Sex Differences in Ventricular Arrhythmias and Outcomes After AMI

Quick Takes

  • Men are more likely to have ventricular arrhythmias (VAs) after type 1 AMI during their hospital admission.
  • Women are more likely to have worse outcomes such as in-hospital mortality, cardiogenic shock, and cardiac arrest.
  • Women are also less likely to receive ICD placement after VAs from AMI as compared to men.

Study Questions:

What are the sex differences in the incidence and in-hospital outcomes of patients with acute myocardial infarction (AMI) and ventricular arrhythmias (VAs)?


VAs are a common cause of death in patients with AMI. Studies have shown sex differences in the incidence, presentation, and outcomes of AMI. However, less is known about sex differences in patients with AMI who develop VA. Using the National Inpatient Sample (NIS) 2016–2020, the authors conducted a retrospective analysis of patients admitted for AMI with a secondary diagnosis of VA. Multivariable logistic regression was performed to estimate the sex-specific differences in the rates and in-hospital outcomes of VAs post-AMI. The NIS is the largest publicly available all-payer inpatient database in the United States and is maintained by the Agency for Healthcare Research and Quality, it is designed as a stratified probability sample of discharges representing nonfederal acute care hospitals nationwide. Samples from these hospitals are recorded and then weighted to ensure that they are nationally representative.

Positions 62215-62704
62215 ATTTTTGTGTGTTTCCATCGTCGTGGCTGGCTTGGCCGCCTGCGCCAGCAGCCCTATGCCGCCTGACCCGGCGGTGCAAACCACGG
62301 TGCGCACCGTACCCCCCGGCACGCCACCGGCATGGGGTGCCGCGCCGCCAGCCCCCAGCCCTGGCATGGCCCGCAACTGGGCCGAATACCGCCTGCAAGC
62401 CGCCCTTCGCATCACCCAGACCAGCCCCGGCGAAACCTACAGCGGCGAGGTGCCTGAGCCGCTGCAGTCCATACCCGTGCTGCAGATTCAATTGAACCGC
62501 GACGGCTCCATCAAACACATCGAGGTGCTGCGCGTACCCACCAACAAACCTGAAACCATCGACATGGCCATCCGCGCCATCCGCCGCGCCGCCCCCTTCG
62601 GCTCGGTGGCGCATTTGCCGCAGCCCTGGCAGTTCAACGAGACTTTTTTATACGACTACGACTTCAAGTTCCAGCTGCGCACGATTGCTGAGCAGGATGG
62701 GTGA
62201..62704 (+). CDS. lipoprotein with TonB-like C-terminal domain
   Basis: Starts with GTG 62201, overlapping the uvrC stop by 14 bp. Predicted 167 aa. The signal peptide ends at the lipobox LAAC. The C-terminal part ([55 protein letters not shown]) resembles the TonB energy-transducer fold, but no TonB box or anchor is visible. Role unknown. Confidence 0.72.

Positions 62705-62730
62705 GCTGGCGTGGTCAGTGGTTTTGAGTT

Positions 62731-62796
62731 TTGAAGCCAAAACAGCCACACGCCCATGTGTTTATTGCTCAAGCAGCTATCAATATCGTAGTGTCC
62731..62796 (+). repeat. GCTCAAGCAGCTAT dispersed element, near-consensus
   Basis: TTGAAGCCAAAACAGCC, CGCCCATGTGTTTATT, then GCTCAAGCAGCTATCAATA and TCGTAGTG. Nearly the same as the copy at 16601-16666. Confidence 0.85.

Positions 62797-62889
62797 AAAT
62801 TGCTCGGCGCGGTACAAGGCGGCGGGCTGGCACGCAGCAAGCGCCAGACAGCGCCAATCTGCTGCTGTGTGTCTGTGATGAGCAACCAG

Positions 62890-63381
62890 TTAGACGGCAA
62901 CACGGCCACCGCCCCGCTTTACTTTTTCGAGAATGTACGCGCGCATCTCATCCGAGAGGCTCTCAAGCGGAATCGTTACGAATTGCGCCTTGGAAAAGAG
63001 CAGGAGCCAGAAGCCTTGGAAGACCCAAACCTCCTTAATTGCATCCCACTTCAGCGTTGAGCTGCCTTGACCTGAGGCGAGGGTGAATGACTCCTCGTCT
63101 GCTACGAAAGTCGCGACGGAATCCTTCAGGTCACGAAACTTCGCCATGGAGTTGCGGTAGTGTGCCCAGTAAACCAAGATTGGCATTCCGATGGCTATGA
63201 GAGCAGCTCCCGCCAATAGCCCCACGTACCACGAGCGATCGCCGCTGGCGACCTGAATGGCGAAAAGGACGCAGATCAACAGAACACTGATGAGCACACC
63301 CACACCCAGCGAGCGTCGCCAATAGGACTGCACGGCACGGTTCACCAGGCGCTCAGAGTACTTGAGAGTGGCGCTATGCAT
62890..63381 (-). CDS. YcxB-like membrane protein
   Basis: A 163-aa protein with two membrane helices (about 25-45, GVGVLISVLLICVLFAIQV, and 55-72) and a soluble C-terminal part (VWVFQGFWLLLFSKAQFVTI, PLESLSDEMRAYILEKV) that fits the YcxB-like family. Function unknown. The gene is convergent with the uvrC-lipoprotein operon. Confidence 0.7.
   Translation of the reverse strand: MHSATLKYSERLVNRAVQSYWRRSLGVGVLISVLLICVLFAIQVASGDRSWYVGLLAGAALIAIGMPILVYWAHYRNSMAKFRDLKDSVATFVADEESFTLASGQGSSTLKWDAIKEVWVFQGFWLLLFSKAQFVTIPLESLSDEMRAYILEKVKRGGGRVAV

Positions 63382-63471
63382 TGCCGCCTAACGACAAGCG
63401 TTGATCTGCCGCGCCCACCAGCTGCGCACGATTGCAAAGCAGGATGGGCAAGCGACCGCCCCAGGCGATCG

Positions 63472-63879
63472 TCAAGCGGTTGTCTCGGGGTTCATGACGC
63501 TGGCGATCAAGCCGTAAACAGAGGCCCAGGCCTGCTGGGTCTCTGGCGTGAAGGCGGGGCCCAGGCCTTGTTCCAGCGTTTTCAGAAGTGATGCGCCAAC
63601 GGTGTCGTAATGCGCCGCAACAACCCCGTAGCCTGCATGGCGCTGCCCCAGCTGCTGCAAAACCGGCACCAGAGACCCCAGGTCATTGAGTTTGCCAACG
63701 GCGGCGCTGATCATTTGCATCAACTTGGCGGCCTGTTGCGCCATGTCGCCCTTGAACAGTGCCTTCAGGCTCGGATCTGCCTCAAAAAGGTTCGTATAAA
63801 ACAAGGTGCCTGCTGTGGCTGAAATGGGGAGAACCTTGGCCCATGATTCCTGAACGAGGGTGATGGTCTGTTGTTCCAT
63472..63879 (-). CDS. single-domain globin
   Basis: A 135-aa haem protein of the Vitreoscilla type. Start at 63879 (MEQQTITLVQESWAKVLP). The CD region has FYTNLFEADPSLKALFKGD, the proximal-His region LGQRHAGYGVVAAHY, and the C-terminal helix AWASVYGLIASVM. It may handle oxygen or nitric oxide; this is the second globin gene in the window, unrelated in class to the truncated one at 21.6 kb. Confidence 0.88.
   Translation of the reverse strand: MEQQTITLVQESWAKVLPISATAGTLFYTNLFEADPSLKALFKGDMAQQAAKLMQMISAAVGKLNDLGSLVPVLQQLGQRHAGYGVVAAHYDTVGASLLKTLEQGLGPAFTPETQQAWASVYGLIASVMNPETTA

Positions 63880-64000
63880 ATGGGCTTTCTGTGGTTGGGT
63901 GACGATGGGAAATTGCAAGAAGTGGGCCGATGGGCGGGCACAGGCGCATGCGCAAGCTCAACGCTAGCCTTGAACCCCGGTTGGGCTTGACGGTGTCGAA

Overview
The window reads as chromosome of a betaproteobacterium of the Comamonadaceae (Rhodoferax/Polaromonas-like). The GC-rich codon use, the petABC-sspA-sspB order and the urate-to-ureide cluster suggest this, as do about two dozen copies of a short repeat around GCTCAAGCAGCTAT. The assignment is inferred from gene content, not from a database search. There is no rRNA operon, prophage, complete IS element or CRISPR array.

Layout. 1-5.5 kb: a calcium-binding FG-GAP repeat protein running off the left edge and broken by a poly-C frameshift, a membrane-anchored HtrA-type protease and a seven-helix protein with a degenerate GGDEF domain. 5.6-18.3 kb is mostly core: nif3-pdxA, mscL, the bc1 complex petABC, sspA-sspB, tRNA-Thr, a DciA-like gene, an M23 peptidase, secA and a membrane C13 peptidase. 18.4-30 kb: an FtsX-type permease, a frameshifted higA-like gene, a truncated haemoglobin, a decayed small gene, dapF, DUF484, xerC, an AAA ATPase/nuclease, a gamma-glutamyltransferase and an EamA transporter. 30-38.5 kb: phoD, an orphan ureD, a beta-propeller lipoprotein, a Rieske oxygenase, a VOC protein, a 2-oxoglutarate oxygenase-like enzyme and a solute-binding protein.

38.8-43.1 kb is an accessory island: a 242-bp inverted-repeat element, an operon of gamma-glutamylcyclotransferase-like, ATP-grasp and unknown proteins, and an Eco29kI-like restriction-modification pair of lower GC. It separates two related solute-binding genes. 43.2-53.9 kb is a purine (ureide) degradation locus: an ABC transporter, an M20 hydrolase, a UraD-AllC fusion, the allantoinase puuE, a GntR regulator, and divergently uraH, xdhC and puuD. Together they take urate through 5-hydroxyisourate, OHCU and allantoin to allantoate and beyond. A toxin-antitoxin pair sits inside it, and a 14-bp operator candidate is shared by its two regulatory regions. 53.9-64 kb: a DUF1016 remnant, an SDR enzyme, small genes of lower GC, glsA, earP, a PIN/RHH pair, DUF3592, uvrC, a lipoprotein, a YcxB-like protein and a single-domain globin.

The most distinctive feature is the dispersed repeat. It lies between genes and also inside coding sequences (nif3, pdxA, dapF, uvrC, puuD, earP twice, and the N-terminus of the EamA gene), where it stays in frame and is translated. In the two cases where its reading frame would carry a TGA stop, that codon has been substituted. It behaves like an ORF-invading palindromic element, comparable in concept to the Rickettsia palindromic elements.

The study population included patients who had type 1 AMI and were admitted to the hospital for management. The sociodemographic variables and presentation were compared between the two groups. The primary endpoint of this study was to determine the sex differences in the rates of VA among patients with AMI, while the secondary outcomes were sex differences in rates of in-hospital mortality, cardiogenic shock, cardiac arrest, implantable cardiac defibrillator (ICD) insertion, palliative care consultation, catheter ablation, and length of hospitalization.


Of the 1,543,140 patients admitted with AMI, 11.3% of patients had VA after AMI. The odds of VA after AMI were higher among men (12.6 vs. 8.8%, adjusted odds ratio [aOR], 1.72; 95% confidence interval [CI], 1.67–1.78). Women had significantly higher odds of in-hospital mortality (aOR, 1.32; 95% CI, 1.21–1.42; p < 0.001), cardiogenic shock, and cardiac arrest, and were less likely to receive an ICD and undergo catheter ablation.


The authors report there are significant sex- and gender-based differences in patients with AMI and VAs. Women were less likely to have VAs after AMI but those who did were less likely to receive an ICD and had worse outcomes in terms of cardiogenic shock, cardiac arrest, and sudden death.


VAs including ventricular tachycardias (VTs) occur in about 10-20% of the population with AMI. These patients tend to have worse outcomes such as cardiogenic shock, cardiac arrest, and decompensated heart failure. Previous studies have explored sex differences but this study from NIS explores these data from a large, nationally represented dataset and sex differences were explored in detail. Despite less likely presentation of VA after type 1 AMI in women, they were less likely to receive ICD placement and had worse outcomes. This study highlights that while ICD placement continues to be standard of care as secondary prevention in VT in those with AMI, women are less likely to receive this evidence-based treatment. Future studies need to explore the contributions as to why women are less likely to have VAs than men and address gaps in care.

Clinical Topics: Acute Coronary Syndromes, Arrhythmias and Clinical EP, Implantable Devices, SCD/Ventricular Arrhythmias, Atrial Fibrillation/Supraventricular Arrhythmias

Keywords: Acute Coronary Syndrome, Arrhythmias, Cardiac, Sex Characteristics

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